How could things like that be called “analysis’? (Redl,, 1963)”.

Fraiberg internalized Redl’s expansive view of psychoanalysis; her identity as a psychoanalyst was never inconsistent with her identity as a social worker, regardless of the parameters involved in any specific intervention. Like Redl, she comfortably moved beyond conventional analytic parameters — ultimately emphasizing the importance of “kitchen table therapy” — while still maintaining her core analytic identity.

As described in Part One of this series, Fraiberg collaborated with Redl in his early group work initiatives at both the Jewish Children’s Bureau and the Fresh Air Camp. In 1946 , she presented her second professional paper “Studies in Group Symptom Formation” at the American Orthopsychiatric Association (Fraiberg,, 1947). In this paper,, Fraiberg applied her emerging analytic understanding to two group situations with children. In one, she discussed a rape fantasy which becomes widespread in a group home for adolescent girls; in the other, she discussed a racial conflict which emerges between boys at the Fresh Air Camp during the summer of the 1943 Detroit race riots. In both situations, Fraiberg addresses the intrapsychic,, interpersonal and environmental dimensions of these group experiences. Years later, in her infant mental health initiatives, she remains attentive to the impact of the “person – in – environment” perspective that is central to social work practice.

While Fraiberg continued her work with children in groups (Fraiberg 1959; Shapiro, 2009)) after receiving her MSW, she also pursued what she described as a “quite unorthodox” psychoanalytic training with the Sterbas. She began a personal analysis with Editha Sterba and continued a series of seminars on psychoanalytic theory with Richard Sterba and on child therapy with Editha Sterba.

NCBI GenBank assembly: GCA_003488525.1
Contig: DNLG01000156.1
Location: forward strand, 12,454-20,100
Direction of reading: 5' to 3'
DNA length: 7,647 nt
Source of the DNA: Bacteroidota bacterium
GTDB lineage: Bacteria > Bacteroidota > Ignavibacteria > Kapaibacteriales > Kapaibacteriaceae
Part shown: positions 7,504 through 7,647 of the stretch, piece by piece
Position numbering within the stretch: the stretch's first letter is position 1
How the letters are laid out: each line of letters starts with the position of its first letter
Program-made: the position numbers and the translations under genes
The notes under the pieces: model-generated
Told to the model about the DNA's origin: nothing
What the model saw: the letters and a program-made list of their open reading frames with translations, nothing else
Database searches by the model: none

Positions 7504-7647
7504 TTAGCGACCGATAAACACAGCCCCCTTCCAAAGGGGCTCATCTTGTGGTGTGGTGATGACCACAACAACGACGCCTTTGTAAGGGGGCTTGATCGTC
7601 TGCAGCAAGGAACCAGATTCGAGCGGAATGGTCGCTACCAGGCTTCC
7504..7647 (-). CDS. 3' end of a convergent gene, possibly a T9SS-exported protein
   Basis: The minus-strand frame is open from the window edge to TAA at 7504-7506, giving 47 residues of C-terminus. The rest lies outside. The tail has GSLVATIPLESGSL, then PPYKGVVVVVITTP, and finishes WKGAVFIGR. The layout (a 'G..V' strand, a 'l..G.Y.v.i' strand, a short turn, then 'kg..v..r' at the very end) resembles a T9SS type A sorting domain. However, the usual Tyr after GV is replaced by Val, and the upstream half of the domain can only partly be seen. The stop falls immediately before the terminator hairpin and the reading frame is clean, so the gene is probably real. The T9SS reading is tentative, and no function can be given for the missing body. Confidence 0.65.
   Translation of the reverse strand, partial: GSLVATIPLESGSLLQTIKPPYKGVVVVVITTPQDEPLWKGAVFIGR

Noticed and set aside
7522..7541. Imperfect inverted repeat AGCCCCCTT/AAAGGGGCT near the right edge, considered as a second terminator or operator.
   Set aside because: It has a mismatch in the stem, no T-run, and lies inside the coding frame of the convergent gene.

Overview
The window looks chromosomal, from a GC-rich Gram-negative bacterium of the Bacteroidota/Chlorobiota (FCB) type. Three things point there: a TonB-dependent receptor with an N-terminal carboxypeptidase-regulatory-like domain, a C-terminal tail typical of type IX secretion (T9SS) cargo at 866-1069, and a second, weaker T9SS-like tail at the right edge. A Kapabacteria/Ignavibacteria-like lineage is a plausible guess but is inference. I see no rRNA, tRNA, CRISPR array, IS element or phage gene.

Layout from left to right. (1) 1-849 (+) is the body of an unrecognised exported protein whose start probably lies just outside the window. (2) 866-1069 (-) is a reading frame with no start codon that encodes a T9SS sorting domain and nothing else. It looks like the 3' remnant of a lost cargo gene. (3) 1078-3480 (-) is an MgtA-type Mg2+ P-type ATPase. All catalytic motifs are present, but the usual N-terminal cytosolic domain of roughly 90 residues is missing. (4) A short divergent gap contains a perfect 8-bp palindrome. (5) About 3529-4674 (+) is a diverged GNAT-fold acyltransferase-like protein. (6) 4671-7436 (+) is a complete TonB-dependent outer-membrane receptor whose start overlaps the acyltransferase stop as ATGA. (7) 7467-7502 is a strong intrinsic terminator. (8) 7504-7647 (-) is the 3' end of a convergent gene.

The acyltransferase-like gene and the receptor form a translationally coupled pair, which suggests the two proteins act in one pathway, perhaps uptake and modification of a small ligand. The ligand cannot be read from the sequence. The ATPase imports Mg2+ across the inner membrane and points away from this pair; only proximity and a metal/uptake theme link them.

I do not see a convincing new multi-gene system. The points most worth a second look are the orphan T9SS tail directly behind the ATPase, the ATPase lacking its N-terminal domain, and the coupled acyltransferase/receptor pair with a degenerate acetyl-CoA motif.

The seminars focused intensely on important texts. One studied Freud’s Interpretation of Dreams for two years, including a single year devoted to Chapter Seven alone. One year focused only on the “Little Hans” case and one other reading. Ego and the Mechanisms of Defense. These seminars involved a “close reading of the text” where “each class member took turns reading aloud in what someone once described as a ‘cheder’ ” (Fraiberg1963). Fraiberg described these seminars as “a remarkably good training ” although she acknowledged that an analytic “curriculum needs to be broader..” Nonetheless, Fraiberg argued that there were “advantages…… of this kind of close analysis of psychoanalytic texts and the opportunity to ask questions, clarify obscure points, to discuss and to argue” (FFraiberg,, 1963)).

This training approach was reflective of early experiences of analytic training in Vienna, where young analysts were frequently analyzed,, supervised and educated by the small cadre of more experienced colleagues. When the Sterbas arrived in Detroit in 1939, there were only two or three other analysts in that city; none had the theoretical expertise of Richard Sterba nor Editha Sterba’s clinical training in child analysis..